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A house divided against itself cannot stand or so goes the old adage. Yet when a marriage dissolves, the literal house that once held a family together must often be split in two.

Dividing up marital property, including the marital home, is one of the most contentious and emotional parts of the divorce process. Each spouse usually wants to keep the home for reasons ranging from financial to emotional.

But who has the stronger claim? Who gets to keep the house when foundations crack and a marriage crumbles?

Is the House Marital Property or Separate Property?

Minnesota is an equitable distribution state, meaning that marital property will be divided fairly between the spouses while separate property will go to the owning spouse. So, the first question that needs to be determined is whether the house is considered marital or separate property.

Following Minn. Stat. § 518.003, marital property generally includes any assets acquired during the marriage, while separate property is any property acquired before or after the marriage or received as a gift or inheritance to only one spouse.

Additionally, it does not matter whether only one spouse is listed on the property title. In most cases, the courts will consider a family home marital property unless:

  • The house was a gift or inheritance from a third party to one spouse and not the other
  • The house was acquired after the divorce
  • The house is excluded from divorce proceedings due to a prenuptial or postnuptial agreement
  • The house was acquired by one spouse before the marriage

If you can show substantial evidence that the home should not be considered marital property, then you may be able to keep the house. However, determining whether the house is or isn’t marital property is exceptionally nuanced and should be guided by an experienced divorce lawyer.

How Minnesota Courts Determine Who Gets the House in a Divorce

In Minnesota, courts consider several factors when determining who will be awarded the marital home in a divorce under Minn. Stat. § 518.58. While no single factor is decisive, issues related to minor children, premarital or nonmarital interests, and the value the parties themselves place on the home are often influential.

  • If the divorcing couple has minor children, and both parents want the home, courts will likely award it to the primary caregiver to minimize disruption in the children’s lives. The best interests of minor children are paramount in divorce proceedings.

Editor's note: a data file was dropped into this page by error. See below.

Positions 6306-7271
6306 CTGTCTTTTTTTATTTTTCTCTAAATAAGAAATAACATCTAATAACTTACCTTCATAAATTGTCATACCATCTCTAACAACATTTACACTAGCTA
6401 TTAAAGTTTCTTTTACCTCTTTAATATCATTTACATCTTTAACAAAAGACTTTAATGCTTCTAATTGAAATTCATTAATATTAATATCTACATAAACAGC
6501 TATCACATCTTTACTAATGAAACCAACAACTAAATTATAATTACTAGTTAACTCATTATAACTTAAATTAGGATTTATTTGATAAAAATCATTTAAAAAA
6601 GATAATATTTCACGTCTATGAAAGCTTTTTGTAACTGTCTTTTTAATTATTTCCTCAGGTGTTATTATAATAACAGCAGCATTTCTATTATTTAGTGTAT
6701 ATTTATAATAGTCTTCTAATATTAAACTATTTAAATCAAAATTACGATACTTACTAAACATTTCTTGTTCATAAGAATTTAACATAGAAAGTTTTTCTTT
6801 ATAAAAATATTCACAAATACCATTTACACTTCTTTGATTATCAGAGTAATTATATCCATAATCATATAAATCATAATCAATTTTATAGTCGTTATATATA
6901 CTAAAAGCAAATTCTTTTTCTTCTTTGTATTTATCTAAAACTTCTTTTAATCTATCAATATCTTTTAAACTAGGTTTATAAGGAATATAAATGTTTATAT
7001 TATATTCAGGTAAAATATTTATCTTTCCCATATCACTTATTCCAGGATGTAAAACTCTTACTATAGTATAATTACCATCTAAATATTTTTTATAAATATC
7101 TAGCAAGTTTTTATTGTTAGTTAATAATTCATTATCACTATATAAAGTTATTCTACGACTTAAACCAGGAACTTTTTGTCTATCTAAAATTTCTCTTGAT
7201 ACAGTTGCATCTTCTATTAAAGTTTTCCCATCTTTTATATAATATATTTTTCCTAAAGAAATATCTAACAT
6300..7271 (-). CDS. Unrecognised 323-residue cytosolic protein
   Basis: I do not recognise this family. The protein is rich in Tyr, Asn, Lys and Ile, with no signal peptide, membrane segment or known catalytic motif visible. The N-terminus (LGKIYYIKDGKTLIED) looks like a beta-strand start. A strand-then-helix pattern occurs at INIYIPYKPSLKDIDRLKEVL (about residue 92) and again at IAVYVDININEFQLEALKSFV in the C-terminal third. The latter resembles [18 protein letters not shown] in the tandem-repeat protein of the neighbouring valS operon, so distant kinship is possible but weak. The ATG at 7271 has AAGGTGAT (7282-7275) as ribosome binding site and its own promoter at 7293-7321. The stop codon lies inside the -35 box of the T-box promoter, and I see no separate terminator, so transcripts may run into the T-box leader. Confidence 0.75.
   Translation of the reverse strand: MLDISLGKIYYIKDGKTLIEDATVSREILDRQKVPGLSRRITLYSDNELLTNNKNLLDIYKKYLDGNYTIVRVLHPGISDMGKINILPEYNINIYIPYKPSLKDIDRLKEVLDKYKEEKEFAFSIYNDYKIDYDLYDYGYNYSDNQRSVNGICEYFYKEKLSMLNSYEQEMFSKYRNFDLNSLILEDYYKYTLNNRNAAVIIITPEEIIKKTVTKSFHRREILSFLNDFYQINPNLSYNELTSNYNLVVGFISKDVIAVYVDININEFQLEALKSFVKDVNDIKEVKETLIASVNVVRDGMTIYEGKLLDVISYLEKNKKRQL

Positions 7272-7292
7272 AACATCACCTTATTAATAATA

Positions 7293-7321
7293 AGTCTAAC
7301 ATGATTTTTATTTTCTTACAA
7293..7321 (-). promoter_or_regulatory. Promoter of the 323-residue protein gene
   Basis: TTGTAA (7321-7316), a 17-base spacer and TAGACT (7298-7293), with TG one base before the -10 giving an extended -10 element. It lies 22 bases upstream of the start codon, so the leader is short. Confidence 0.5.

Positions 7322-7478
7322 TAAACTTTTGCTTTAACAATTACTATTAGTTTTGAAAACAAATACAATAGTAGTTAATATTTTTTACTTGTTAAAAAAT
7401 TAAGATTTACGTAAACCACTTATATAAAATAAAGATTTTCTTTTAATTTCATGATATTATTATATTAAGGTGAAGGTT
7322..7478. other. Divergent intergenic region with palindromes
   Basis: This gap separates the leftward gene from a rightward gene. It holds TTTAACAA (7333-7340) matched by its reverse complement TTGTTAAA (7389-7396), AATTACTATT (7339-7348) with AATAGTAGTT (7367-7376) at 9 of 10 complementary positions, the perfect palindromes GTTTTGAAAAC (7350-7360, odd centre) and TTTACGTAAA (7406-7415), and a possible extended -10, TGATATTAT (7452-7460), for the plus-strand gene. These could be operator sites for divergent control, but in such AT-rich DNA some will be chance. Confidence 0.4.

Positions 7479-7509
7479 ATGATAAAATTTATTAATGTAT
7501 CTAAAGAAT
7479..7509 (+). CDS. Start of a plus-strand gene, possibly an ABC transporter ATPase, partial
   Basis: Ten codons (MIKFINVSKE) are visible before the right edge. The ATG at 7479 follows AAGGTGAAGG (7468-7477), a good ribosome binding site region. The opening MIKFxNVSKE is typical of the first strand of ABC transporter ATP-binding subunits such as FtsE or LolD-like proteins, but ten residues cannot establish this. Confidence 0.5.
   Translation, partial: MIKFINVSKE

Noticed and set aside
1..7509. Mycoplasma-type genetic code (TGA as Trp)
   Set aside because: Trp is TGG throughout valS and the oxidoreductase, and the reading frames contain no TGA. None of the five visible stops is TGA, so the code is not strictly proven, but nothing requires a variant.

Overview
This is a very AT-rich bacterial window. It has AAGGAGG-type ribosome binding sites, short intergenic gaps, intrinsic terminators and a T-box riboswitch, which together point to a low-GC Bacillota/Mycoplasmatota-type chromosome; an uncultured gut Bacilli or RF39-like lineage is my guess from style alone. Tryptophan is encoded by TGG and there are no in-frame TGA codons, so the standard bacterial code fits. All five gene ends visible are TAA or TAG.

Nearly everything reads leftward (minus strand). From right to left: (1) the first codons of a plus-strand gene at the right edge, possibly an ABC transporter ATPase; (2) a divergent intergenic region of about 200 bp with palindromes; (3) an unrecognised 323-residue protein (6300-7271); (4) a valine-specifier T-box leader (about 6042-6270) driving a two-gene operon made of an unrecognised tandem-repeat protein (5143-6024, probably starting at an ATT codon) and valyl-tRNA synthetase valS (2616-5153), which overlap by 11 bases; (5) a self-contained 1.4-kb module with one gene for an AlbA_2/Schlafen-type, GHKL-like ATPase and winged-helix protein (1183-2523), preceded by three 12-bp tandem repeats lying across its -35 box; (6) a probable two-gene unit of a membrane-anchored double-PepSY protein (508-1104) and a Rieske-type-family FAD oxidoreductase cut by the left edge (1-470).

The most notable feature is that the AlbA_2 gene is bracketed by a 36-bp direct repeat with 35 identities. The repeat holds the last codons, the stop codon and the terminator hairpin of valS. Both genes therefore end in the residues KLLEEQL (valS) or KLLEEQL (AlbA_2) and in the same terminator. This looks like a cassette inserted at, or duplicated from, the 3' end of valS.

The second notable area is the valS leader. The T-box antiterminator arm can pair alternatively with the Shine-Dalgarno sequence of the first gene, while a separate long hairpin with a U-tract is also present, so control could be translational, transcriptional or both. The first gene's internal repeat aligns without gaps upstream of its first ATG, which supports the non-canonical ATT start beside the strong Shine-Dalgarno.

• Premarital or nonmarital interests in the home – such as a down payment made before marriage or an inheritance used to pay down the mortgage – may strengthen one spouse’s claim. It can be financially difficult for the other spouse to pay out the value of these interests while also splitting any marital equity.
  • The subjective value placed on the home by each spouse can also impact judicial determinations. If the parties dispute the market value, and all other factors are equal, courts tend to award the home to the spouse who values it higher to maximize the overall marital estate.
  • The court will still aim for an equitable division of assets. So, if awarding the disputed home to one spouse results in a significant disparity, the court will order equalization through a property settlement payment. For example, if the home is the couple’s main asset, the spouse keeping it may have to refinance and pay the other half of the equity.

Ultimately, no single factor will determine who gets the house. The court will look at the whole picture to make the most fair and equitable decision.

Should You Should Keep the House?

If you are trying to decide whether you should fight to keep the marital home in your Minnesota divorce, here are some important considerations:

  • Can you afford it? Review your post-divorce budget carefully. Be conservative with income estimates and expenses. Get pre-qualified to refinance the mortgage into your name only.
  • Is it the best investment? Consider if the house still meets your needs. Will you need to move for a job or to be closer to family? Is the home too large or expensive to maintain on your own?
  • What is most important? Keeping the house may limit funds available for retirement, college savings, or other goals. Prioritize what matters most.
  • Are you ready to move on? Holding onto the marital home because of memories may prevent you from moving forward emotionally. This could influence your decision.
  • How will it impact the kids? Uprooting children from the marital home could add to the disruption of divorce. But a fresh start elsewhere could also be beneficial.

Deciding if keeping the house is the right move requires carefully weighing your financial, emotional, and logistical needs post-divorce.

If you are facing the difficult process of dividing marital property like your home in an upcoming Minnesota divorce, contact our divorce attorneys at Martine Law for a consultation. Our team can provide guidance on Minnesota laws regarding property division while developing strategies optimized for your unique situation. Contact us today to schedule a consultation.